What plants did the bricks contain three thousand years ago? The first ever DNA analysis answered

Categories: Nálezy nejenom s detektorem na blízkém východě

Near the Tigris River at the ancient city of Kalhu (now Nimrudu), a brickmaker once prepared clay bricks for the construction of a new palace for King Ashurnasirpal II. Little did he know that 2,900 years later it would serve as a unique time capsule revealing details of the flora of that specific area and time through the examination of DNA preserved in the brick over thousands of years. Nothing like this had ever been done before.

The clay brick has belonged to the Danish National Museum since 1958. It was discovered during the British excavation of Nimrud in early 1949. Danish archaeologists also took part in the excavation and brought back several donated items, including the brick in question, in 1958. However, the brick did not survive transport to Denmark in one piece, and was broken horizontally. During handling in 2020, the lower half of the brick unfortunately broke vertically. However, this event became an opportunity for a scientific study of the still uncontaminated parts of the clay inside the brick.

The brick was recovered from the Northwest Palace of the Neo-Assyrian king Ashurnasirpal II (883 - 859 BC) in the ancient city of Kalhu in the north of present-day Iraq. A cuneiform inscription in Akkadian identifies it as "Property of the Palace of Ashurnasirpal, King of Assyria", narrowing the date of the brick's manufacture to the years 879 to 869 BC. The clay used to make the brick comes from the mud on the banks of the Tigris River. It was then mixed with plant materials and animal dung. It was then shaped, inscribed with a wedge-shaped inscription in Akkadian and dried in the sun. Bricks with cuneiform inscriptions were traditionally used for the construction of monumental royal buildings in ancient Mesopotamia from the late 3rd to the late 1st millennium BC.

Many terms for the flora of ancient Mesopotamia are known to scholars from texts of the second and first millennia BC. The writings provide a considerable amount of information about agricultural products and ingredients used in medical prescriptions, pharmaceutical mixtures, and various rituals. Earlier work comparing modern plant names with ancient words has focused primarily on identifying related words in Arabictina, Aramaic, and Hebrew, although such an approach has limited potential to link ancient terminology to precise biological species.

New research using DNA provides a partial solution to overcome the problems associated with attempts to identify specific plant taxonomic groups using linguistics. The study identifies the presence of specific families of ancient flora in a given region over a limited period of time. As a result, the results are more accurately compared with Akkadian terms for ancient flora. It also provides an overview of the influence on the domestication history of specific plants.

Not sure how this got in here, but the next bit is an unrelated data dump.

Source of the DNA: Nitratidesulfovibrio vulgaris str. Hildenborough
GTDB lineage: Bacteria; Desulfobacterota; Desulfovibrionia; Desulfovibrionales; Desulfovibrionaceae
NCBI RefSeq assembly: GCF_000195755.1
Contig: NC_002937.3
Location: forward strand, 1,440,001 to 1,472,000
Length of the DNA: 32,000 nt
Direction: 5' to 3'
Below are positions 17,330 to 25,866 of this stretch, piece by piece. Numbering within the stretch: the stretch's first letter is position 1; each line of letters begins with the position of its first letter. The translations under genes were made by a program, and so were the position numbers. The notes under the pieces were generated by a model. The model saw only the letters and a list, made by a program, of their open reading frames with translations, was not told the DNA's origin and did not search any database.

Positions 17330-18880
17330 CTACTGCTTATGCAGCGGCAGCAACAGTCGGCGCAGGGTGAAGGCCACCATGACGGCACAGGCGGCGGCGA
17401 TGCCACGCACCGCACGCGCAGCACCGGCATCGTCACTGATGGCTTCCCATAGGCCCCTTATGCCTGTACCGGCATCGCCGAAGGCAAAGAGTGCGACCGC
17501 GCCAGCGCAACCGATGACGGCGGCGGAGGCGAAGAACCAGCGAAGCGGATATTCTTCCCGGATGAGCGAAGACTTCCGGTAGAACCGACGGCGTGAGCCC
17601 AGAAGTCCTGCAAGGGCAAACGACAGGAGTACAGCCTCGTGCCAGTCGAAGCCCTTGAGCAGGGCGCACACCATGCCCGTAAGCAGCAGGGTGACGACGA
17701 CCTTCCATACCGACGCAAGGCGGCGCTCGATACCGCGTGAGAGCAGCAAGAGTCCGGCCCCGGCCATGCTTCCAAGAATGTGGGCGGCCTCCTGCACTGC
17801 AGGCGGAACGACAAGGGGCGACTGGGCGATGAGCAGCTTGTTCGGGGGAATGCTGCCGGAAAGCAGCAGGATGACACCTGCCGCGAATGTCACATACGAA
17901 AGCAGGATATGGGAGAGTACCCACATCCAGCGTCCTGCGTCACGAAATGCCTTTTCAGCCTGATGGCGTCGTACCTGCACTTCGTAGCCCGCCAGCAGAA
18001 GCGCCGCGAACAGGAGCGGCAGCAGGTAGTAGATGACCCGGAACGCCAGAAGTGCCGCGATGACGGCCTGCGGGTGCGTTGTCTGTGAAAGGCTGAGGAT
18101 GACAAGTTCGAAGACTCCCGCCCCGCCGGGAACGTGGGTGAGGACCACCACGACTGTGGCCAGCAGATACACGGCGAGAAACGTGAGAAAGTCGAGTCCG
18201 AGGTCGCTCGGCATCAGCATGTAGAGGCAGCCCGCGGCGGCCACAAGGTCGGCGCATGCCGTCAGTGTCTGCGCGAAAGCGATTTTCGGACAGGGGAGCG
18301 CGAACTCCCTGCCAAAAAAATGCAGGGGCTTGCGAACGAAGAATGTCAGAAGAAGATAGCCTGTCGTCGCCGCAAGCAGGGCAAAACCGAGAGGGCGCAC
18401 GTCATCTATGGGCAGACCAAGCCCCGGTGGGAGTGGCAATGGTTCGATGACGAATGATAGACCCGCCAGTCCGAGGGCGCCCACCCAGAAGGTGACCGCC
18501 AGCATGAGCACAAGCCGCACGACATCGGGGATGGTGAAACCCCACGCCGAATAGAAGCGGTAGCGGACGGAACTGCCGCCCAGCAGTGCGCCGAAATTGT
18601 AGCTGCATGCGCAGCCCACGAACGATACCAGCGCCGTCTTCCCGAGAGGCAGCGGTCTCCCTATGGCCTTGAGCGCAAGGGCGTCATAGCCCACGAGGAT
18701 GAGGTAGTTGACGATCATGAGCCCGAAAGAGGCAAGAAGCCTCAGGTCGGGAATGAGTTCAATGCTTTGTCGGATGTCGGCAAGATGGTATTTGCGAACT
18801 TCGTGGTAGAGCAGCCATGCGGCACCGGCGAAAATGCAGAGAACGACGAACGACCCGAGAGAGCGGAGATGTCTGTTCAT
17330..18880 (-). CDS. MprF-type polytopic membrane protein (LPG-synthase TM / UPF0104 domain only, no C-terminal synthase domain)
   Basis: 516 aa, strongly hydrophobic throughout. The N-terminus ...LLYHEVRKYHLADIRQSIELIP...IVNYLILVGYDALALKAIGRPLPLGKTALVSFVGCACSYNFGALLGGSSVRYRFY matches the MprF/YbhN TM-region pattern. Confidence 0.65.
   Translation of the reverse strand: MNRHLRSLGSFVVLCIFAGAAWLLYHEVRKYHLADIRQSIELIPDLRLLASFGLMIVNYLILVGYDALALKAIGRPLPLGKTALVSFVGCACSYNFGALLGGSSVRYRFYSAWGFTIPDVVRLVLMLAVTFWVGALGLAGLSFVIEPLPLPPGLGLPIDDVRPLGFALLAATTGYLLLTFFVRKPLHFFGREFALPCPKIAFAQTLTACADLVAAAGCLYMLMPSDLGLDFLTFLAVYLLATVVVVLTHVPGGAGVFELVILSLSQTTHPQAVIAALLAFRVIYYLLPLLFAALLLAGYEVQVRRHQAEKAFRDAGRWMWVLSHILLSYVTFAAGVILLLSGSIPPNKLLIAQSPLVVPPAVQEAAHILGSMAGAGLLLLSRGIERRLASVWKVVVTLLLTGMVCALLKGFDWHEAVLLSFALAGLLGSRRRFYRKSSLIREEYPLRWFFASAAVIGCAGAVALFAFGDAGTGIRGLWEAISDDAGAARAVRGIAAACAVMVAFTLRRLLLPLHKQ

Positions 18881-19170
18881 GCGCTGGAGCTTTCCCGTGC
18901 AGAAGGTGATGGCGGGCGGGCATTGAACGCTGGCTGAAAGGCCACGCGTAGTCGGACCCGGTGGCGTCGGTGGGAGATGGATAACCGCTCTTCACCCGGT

Using aDNA extraction and sequencing from the clay brick and subsequent data analysis, the researchers were able to detect 34 uniquetaxonomic groups of plants representing the order Laurales, as well as seven distinct families from other orders: Apiaceae (Myrrhaceae - subfamily Apioideae, phylum Selineae), Betulaceae (Birchaceae), Brassicaceae (Brassicaceae - including the genus Brassica), Ericaceae (Heath - including the subfamilies Ericoidae and Vaccinioideae), Poaceae (lichens - tribe Poeae and Triticeae), Fagaceae (beeches - genus Quercus) and Salicaceae (willows). The most abundant plant sequences were from the families Brassicaceae (mustard, cabbage) and Ericaceae (heather). Also Betulaceae (birch), Lauraceae (laurel), Selineae and Triticeae (cultivated grasses).

Once the main ancient Assyrian royal city, Kalhu has been at the forefront of scientific interest since 1845, when Sir Austen Henry Layard conducted the first excavations there. The information gathered formed the basis for much of the knowledge about the so-called "cradle of civilization" that shaped later Assyriology. The site has been repeatedly and regularly explored, including by the eminent British archaeologist Max Mallowan and his wife and the famous detective novelist Agatha Christie. In 2014, the remains of the Northwest Palace were destroyed by members of ISIS.

A video overview of the monuments of Nimrud before their destruction

Roman Nemec

Sources: thehistoryblog.com, nature.com

A broken brick with a cuneiform inscription

The yellow square on the left of the image represents the piece of brick shown on the right with five sampling points for analysis

Lamassu guard from the palace entrance gate - Wikipedia

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Teda to označení muselo být pracný. Nestrávil s tím ten cihlář víc času, než s výrobou té cihly? I když nejspíš už tenkrát měli dělbu práce v manufakturním stylu. Někdo míchal bahno, druhý tomu dával tvar a třetí tisknul. Podle těch rysek to nevypadá, že by nápis válečkovali nebo tiskli v celku.

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